Nokia’s history as the world’s biggest mobile phone maker is becoming a distant memory, but it’s not out of the gadget business just yet. To build out its health technology business, the company today announced that it has acquired Withings, makers of smart scales, activity trackers, and other health gadgets. Withings is based out of France, and with Nokia in Finland, the transaction was in euros: €170 million to be exact, or around $192 million in U.S. dollars.
The deal is expected to close in Q3 of this year, with Withings becoming a part of Nokia Technologies. It’s a decent return: Withings had raised just under $34 million, with investors including BPIFrance, Idinvest, Ventech and 360 Capital Partners.
The deal is not only a sign of how Nokia still very much believes it more to do in the world of gadgets, but a sign of how the company is going back to its early playbook of building vertically integrated businesses. In this case, buying Withings is not just about the health trackers, blood pressure monitors, thermometers and other objects that consumers will buy, but the bigger business of connecting them and running a wider array of cloud-based services under the hood — otherwise known as the Internet of Things.
“We have said consistently that digital health was an area of strategic interest to Nokia, and we are now taking concrete action to tap the opportunity in this large and important market,” said Rajeev Suri, president & CEO of Nokia, in a statement. “With this acquisition, Nokia is strengthening its position in the Internet of Things in a way that leverages the power of our trusted brand, fits with our company purpose of expanding the human possibilities of the connected world, and puts us at the heart of a very large addressable market where we can make a meaningful difference in peoples’ lives.”
Notably, this is the first acquisition in years at Nokia that’s focused on consumer tech: the last several, including the ingestion of Alcatel-Lucent, have been about building out its mobile back-end and networking businesses.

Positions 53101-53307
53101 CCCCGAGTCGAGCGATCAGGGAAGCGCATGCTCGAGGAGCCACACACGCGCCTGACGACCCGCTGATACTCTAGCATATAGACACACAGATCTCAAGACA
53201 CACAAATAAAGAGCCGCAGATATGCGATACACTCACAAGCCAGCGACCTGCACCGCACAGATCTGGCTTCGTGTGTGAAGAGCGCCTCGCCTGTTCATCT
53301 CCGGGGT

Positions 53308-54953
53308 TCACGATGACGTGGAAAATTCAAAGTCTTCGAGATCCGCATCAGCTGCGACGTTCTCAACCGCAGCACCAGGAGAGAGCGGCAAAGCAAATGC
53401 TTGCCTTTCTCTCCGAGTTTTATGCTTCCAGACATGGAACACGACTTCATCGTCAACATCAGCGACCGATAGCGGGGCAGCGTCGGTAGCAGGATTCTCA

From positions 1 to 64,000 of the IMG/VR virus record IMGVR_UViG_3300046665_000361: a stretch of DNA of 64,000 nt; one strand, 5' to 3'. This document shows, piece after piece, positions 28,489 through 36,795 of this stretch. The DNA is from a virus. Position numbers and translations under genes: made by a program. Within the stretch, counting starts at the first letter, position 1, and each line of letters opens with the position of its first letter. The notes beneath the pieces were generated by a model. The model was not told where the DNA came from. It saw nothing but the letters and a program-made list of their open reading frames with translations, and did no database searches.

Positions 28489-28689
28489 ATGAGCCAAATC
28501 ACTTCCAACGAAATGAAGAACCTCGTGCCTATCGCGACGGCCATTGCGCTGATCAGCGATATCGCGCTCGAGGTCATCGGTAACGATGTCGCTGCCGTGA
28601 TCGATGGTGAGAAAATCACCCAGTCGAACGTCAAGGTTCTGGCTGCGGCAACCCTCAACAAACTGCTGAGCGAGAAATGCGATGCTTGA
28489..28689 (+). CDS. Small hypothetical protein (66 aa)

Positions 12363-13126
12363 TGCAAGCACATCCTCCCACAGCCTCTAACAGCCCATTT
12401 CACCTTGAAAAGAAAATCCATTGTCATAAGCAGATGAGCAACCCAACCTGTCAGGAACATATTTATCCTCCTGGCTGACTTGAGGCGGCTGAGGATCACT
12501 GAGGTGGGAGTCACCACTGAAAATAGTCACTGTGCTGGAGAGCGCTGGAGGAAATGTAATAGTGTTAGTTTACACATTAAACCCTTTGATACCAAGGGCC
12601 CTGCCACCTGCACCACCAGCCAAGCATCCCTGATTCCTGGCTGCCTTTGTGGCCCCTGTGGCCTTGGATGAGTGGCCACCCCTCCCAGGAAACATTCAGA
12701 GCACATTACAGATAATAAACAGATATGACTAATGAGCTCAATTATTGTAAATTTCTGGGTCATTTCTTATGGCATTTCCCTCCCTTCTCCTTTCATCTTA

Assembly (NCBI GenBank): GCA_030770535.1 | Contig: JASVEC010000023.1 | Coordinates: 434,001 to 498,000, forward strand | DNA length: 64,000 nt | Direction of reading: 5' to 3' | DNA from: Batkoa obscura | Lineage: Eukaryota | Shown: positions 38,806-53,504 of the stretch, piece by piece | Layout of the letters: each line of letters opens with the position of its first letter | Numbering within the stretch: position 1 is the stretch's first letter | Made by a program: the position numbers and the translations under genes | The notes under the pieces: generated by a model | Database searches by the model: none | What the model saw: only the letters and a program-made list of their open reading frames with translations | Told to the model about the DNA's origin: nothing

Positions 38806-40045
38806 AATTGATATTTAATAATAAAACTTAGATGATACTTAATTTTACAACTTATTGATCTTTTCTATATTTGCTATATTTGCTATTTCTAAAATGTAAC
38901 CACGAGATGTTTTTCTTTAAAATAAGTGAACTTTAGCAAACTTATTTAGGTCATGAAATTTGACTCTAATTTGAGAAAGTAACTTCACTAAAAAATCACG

It’s also a smart move for another part of Nokia’s remaining business: its patents. Nokia may not be making as many new waves in mobile phone patents today as it did years ago, and while it continues to milk those for royalties with companies like Apple, Withings, it says, “will also ensure the ongoing renewal of Nokia Technologies’ world class IPR portfolio.”
While IoT is a very low-margin business compared to other digital consumer services like mobile phones, Nokia notes that healthcare is one of the big opportunities, citing analysts’ forecasts of market CAGR of 37%, making it “the fastest growing health care segment from 2015-2020.”
It’s also an acquisition that is tapping into another trend: we’re living longer and getting more and more conscious of our health, and in some cases we’re not actually getting healthier, with weight issues affecting a lot of our sedentary population, and other illnesses like diabetes growing in prevalence because of wider changes in our diets.
Withings was co-founded by Eric Carreel and Cedric Hutchings in 2008, both of whom appear to be joining Nokia. It employs 200 people in France, the U.S. and Hong Kong.
“Since we started Withings, our passion has been in empowering people to track their lifestyle and improve their health and wellbeing,” said Cédric Hutchings, CEO of Withings. “We’re excited to join Nokia to help bring our vision of connected health to more people around the world.”
For its part, it’s interesting that Withings decided to sell, and to sell to a European tech giant that essentially is a non-player in the activity tracking/health tech business. In the wider market, there may still be question marks over the wider potential for connected devices like activity trackers. Companies like Fitbit have been growing, but slowly. Others like Jawbone have seen their valuations slashed while waiting for the market to really take off.
The question now is whether Withings under Nokia will tap into what’s already out there in terms of consumer interest, or whether they have what it takes to supercharge and lead it.
Full article on Techcrunch here